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Can you learn to be passionate about someone if there's no chemistry at first?
If a couple like each other, have fun together, and basically have a good relationship, they shouldn't call it quits if everything is there but the sex. Chemistry can grow if you give yourself permission to learn about yourself as a sexual human being and to communicate your desires. That's probably better than falling for someone in a mad, passionate heat. Because when you realize you don't actually like each other, sex is the first thing to go. And then you have nothing.

—Sue Johanson, RN, host of Oxygen's Talk Sex with Sue Johanson and author of Sex, Sex, and More Sex (Regan)

Can you have a great, long-lasting sex life with the same partner?
Absolutely—but you're not going to be having movie-style sex. Movie sex is romantic and passionate: You idealize your partner, you're turned on even before you begin, and you make love every time you're together. In an ongoing relationship, sex is more about intimacy and security, and it's integrated with who you really are. It also doesn't happen as often.

Couples who keep their sex lives going develop a style early on—who initiates, how much foreplay is included, do they like taking turns, do they or don't they appreciate quickies. They also consciously make time for sex. The idea that the best sex is spontaneous is a myth. Most long-term couples plan their sexual experiences; it's like going to a show—part of the pleasure is looking forward to it. Sexually satisfied couples also know that sometimes the "show" will be great, and other times it'll be mediocre or worse. You have to be realistic and not panic, thinking this means you're falling out of love or failing as a lover. Healthy, mutually pleasuring sex really helps strengthen the bond between couples. The more you avoid having sex, and the more self-conscious you become about it, the harder it is to get back on track.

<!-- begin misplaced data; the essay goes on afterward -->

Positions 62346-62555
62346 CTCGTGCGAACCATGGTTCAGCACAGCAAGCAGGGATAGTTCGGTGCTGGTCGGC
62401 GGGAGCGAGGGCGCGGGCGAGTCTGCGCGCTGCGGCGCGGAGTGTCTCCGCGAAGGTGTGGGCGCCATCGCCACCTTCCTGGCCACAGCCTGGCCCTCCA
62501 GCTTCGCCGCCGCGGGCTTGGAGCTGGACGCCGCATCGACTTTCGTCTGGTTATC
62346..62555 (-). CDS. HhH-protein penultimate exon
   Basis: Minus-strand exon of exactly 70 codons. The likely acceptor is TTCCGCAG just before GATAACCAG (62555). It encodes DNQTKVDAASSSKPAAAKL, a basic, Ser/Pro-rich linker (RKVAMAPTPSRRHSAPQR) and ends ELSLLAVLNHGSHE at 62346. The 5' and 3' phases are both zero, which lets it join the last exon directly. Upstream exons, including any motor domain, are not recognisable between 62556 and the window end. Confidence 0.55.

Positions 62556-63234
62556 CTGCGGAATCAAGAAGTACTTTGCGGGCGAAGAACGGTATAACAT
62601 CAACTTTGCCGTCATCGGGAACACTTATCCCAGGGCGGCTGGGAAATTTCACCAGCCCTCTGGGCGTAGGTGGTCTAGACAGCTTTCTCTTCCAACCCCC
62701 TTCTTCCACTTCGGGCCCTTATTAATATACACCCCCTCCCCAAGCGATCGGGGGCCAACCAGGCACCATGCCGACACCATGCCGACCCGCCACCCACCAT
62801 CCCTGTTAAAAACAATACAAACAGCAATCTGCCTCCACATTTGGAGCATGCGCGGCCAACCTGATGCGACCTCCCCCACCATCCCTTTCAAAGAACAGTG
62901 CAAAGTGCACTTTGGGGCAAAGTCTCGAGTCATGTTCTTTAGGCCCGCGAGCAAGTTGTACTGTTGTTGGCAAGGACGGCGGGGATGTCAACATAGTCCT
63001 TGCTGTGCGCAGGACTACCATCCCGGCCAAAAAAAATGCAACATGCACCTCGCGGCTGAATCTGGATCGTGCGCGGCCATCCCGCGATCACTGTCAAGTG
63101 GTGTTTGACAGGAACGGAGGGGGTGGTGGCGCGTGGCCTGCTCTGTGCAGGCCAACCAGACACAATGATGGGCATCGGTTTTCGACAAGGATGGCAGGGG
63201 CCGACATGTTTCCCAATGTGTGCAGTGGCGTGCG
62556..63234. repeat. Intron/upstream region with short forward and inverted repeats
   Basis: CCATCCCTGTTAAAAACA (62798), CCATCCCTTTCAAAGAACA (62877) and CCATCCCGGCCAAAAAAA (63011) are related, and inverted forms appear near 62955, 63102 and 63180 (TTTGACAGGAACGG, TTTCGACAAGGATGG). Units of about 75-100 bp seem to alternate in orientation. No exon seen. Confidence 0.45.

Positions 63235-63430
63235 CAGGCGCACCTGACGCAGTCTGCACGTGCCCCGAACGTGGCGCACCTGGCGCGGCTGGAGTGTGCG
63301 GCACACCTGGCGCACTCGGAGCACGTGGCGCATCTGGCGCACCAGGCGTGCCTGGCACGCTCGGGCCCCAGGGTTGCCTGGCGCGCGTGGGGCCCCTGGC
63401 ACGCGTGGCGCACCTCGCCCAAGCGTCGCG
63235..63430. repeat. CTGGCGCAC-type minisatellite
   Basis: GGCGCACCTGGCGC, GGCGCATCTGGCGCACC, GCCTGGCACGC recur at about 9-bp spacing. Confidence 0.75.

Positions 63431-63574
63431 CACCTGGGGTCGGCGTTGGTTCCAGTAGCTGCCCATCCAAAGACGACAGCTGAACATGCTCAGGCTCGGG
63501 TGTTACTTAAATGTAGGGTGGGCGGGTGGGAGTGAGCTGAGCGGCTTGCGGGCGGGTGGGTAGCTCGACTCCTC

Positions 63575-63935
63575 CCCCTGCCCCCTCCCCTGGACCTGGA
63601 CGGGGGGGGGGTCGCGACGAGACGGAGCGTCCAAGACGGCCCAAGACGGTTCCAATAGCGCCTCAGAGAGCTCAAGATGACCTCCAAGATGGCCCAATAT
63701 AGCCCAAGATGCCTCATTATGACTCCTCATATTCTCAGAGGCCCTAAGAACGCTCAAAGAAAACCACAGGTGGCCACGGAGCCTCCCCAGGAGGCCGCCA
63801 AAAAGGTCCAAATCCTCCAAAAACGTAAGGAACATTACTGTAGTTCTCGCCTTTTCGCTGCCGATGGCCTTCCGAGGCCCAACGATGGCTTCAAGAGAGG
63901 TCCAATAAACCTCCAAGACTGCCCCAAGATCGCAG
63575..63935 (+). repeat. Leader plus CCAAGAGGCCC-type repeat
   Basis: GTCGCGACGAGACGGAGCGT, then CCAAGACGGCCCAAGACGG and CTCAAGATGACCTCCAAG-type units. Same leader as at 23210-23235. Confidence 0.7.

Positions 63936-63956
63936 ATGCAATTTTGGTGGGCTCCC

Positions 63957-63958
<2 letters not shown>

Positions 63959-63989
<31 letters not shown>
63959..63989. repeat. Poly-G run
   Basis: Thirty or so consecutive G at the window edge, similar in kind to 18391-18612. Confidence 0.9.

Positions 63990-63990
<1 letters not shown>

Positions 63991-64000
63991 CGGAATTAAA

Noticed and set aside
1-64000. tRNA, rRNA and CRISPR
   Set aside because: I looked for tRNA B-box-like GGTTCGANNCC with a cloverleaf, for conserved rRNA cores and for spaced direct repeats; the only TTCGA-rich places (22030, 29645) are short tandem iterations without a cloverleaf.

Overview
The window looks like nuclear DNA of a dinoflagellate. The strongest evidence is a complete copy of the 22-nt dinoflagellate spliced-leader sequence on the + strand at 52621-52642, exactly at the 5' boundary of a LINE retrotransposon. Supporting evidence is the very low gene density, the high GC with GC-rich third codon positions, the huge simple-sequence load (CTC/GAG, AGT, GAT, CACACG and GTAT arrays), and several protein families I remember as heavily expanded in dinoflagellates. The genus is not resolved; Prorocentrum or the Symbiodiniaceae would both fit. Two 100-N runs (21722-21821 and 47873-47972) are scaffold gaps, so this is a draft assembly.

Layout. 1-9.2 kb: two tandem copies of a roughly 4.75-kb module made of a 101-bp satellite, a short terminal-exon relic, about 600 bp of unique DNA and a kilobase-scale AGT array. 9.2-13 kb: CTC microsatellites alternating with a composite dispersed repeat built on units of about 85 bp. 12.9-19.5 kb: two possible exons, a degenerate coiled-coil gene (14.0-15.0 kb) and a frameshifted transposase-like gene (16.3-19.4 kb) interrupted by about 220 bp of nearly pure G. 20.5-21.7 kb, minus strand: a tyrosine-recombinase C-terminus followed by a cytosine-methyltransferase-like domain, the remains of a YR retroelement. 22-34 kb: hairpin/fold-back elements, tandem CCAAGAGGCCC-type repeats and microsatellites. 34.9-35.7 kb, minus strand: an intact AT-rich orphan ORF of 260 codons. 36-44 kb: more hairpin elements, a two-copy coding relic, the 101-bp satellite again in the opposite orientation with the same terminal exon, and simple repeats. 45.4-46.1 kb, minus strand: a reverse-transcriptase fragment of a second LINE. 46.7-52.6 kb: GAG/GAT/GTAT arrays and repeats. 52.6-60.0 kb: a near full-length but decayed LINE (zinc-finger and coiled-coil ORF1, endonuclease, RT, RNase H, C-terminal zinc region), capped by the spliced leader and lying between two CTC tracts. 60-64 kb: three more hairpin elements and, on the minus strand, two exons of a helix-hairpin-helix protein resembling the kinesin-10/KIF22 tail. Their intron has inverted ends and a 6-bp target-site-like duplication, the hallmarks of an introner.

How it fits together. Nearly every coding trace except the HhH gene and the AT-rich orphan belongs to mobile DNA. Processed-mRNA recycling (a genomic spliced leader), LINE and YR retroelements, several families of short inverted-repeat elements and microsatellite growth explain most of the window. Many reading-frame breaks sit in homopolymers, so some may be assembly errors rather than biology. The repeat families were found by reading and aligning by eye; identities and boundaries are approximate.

—Barry W. McCarthy, Ph.D., professor of psychology at American University in Washington, D.C., and coauthor of Getting It Right the First Time (Routledge)

Are there any taboos left?
Talking about sex! Americans probably watch more porn than any nation in the world, but they don't talk about it with their own partners. It's too personal, too private. They're afraid that if they reveal anything about themselves, it will be used against them as a weapon in an argument: "You're a slut, just like your mother."

—Sue Johanson, RN

What's the latest on sex toys?
So many people are using them. Vibrators have helped some women have orgasms for the first time, and since women now expect sexual pleasure, it makes sense they would buy sex toys. The Rabbit Habit is the most famous—there's a shaft to penetrate, with vibrating pearls that stimulate the opening of the vagina, and two ears that tickle the clitoris. Vibrators also are getting smaller. There's one that slides over a fingertip, so it's easy to incorporate into sex with a partner, and less like having a third party there. Some are stealth toys, like the Vibra Pen—a ballpoint with a vibrator on the tip. There's the Stowaway, which comes in a plastic case that makes it look like makeup, to avoid embarrassment with airport security. Every woman should own at least one sex toy. It's like buying a tennis racket—you may not end up playing tennis, but why not try it?

—Rachel Venning and Claire Cavanah, cofounders of the Toys in Babeland store

Next: Shopping for sex toys online, erotic literature, and more!
How do I buy sex products online without anyone finding out?